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John De Herrera

http://www.foavc.org

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The case for the Article V Convention

We know our approach to existence is being subverted. The War on Terror, the War on Drugs, non-transparent elections, etc. are charades specifically meant to keep humanity enslaved. Politics As Usual keeps the charade in place. If you can stop Politics As Usual, you have a good chance of opening up political dialogue, and thus a chance to galvanize people to break the status quo so it can be reformed..

The Constitution contains a convention clause in Article V. If America held a convention, it requires that delegates would have to be elected by the states, the delegates would then convene to draft/propose amendments, those proposals would then be sent to the states for possible ratification. In other words, the Article V Convention is a three-part national discussion which stops Politics As Usual dead in its tracks. It breaks the current status quo of institutionalized corruption so it can be reformed.

We already know where things are headed with corporate governance--it's in the process of removing all protections. Public government has been drowned in private money. The Article V Convention will engage and re-educate everyone, and we can discuss things--not on a blog--but on the authority of the law, which would become binding if enough people of the states agree to ratify something.

The Article V Convention is the objective solution, based on all we know to be true of history and the human condition. It is a popular discussion the powers that be do not want to have.

Here are links to review:

http://www.fas.org/sgp/crs/misc/R42592.pdf

http://foavc.org/file.php/1/Amendments

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  • Dec 5 2012: As I understand your Article V proposal - it is to have 34 states request a constitutional convention thru their legislatures. The closest we came to this was with the 17th amendment which was driven by a single issue -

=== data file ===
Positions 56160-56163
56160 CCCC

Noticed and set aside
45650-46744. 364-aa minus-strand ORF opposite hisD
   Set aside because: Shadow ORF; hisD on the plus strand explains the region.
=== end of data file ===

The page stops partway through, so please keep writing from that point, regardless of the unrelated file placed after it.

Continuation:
the direct election of senators, and this occurred I believe some 100 years ago. Up until that time US senators
    were elected by state legislators. There were major problems with having state legislators elect US senators
    including numerous instances of corruption (bribery) and partisan gridlock where lacking a winning vote states
    went for years without a US senator position being filled. In other words there was a compelling problem/issue
    driving the change.
    It seems to me you need to pick a problem/issue that is just as compelling to drive this Article V proposal.
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      Dec 5 2012: Tom my proposal is to 1) Get people aware that such a feature exists in our Constitution, and 2) How it can work for us. The problem/issue just as compelling today is the Article V Convention itself. We have a number of issues facing us, none of which will be addressed by the Congress.
      • Dec 5 2012: I agree with you and I am glad you are out there doing this, but I would have a plan B if the A plan doesn't seem to be going anywhere - and that plan B is to start talking more about the specific issues and proposals that might be addressed by an Article V Convention.
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          Dec 6 2012: Tom, in my opinion, with unlimited private funds now coarsing through public government, not to mention the electronic voting machines operating on proprietary source code, there is no plan B, i.e. it's convention of bust. Will we get it? Time will tell.

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